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Historical examplesThis list is not meant to be comprehensive, or it'd rival the Bible in length. Poland, 1689 — Kazimierz Łyszczyński is tortured and then burned at the stake for atheism. A man who owed him money brought him before court for writing "and therefore, there is no God" in the margin of a book. Prosecutors later discovered that he wrote a 265-page treatise called De non existentia Dei, where he argued that God is a construct of the human mind, and it was the primary cause of sentencing him to death. He tried to claim this had only been first presenting atheist arguments to refute them later, but this wasn't believed. The manuscript was destroyed; only five quotations from the work survived in court documents. Scotland, 1698 — Thomas Aikenhead is executed for reading a book about atheism at Edinburgh University.England, 1880 — Charles Bradlaugh is elected to Parliament, but as an atheist is barred from taking his seat as he wishes to affirm rather than swear to God, as is required. Eventually he wins the argument, getting a law passed that allows MPs to affirm.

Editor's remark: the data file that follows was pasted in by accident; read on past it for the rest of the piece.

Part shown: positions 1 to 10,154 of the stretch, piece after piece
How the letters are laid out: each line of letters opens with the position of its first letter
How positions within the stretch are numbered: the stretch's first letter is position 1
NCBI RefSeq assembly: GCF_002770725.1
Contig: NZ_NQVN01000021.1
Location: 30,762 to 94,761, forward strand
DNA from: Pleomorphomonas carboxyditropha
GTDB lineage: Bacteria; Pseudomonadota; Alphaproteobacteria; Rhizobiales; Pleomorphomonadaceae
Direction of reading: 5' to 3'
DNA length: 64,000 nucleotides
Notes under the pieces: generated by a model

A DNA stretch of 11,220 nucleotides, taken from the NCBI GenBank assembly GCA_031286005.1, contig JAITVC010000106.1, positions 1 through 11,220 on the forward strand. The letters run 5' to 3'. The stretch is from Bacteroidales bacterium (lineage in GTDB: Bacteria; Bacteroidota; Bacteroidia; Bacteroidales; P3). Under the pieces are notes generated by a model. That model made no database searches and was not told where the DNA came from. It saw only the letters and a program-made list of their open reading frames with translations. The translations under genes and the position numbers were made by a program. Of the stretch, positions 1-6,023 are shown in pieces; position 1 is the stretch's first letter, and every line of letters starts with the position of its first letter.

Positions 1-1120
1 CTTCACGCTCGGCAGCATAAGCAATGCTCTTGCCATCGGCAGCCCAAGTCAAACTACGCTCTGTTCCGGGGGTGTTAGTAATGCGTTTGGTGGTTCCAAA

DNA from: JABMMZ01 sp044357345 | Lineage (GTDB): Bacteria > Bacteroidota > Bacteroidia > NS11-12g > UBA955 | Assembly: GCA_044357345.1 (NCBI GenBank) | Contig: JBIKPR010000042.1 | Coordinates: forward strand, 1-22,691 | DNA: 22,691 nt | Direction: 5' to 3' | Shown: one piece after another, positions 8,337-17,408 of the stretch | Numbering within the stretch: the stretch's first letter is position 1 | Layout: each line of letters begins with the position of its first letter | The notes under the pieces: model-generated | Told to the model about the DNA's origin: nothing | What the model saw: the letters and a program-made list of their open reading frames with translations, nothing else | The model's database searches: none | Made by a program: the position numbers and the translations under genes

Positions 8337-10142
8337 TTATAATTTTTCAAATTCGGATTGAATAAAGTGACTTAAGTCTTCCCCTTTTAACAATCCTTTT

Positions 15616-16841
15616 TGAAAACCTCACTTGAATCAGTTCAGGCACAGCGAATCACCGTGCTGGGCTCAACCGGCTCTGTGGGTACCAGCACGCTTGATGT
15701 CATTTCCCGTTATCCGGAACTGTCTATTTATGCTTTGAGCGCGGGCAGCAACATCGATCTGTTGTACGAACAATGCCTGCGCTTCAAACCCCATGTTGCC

United StatesAlthough atheists are banned from holding office in six US states, those provisions are not enforceable. A Myspace atheist group with 35000 members was deleted for causing offense — just by existing. No admitted or confirmed atheist has ever been President of the United States, although some right-wing skeptics have claimed that Obama is an atheist. Some other presidents have been rather secular throughout their lives or seem to have "lost their faith" at some point and a handful even omitted the (optional) phrase "so help me God" from the oath of office. While all this is fine basis for speculation, it is virtually impossible to ever conclusively prove anything about the privately held religious beliefs[note 3] of all Presidents, much less the dead ones. Considering atheophobia, however, a President who is indeed atheist would do well[note 4] to "stay in the closet" about it. In Congress, there have only been two Representatives who have proclaimed themselves as atheists, Democrat Pete Stark and Democrat Barney Frank. Stark kept his seat for 40 consecutive years. However, a 2011 op-ed in The New York Times claimed that atheists had been overtaken in unpopularity by the Tea Party, oddly enough. According to a 2014 survey by the Pew Research Center, the public has about equivalent negative feelings towards atheists and Muslims. EuropeIn the United Kingdom, religion isn't as much of an issue. The Prime Minister immediately after World War Two, Clement Attlee, was an agnostic. Jim Callaghan, Prime Minister before Thatcher, was an atheist. Until they lost their jobs in the 2015 election the current Deputy Prime Minister (Nick Clegg) and Leader of the Opposition (Ed Miliband) were atheists,[note 5] leaving two of the three main political parties led by atheists. In the rest of Western and Central Europe atheism is also far more acceptable. An outright majority of people living in the Czech Republic are believed to be atheists based on a Eurobarometer poll. The same poll puts figures in the 20s-40s in other countries such as France, Netherlands, and Germany. There are vocal religious groups however; although many stereotype France as almost militantly secular, recent protests against the passage of a gay marriage law demonstrate that Catholicism and other conservative brands of Christianity still hold sway with many people. Eastern Europe is much more religious, even in areas formerly part of the Soviet bloc. Atheism is high in some countries, including Estonia and the Czech Republic, but low in others, such as Poland.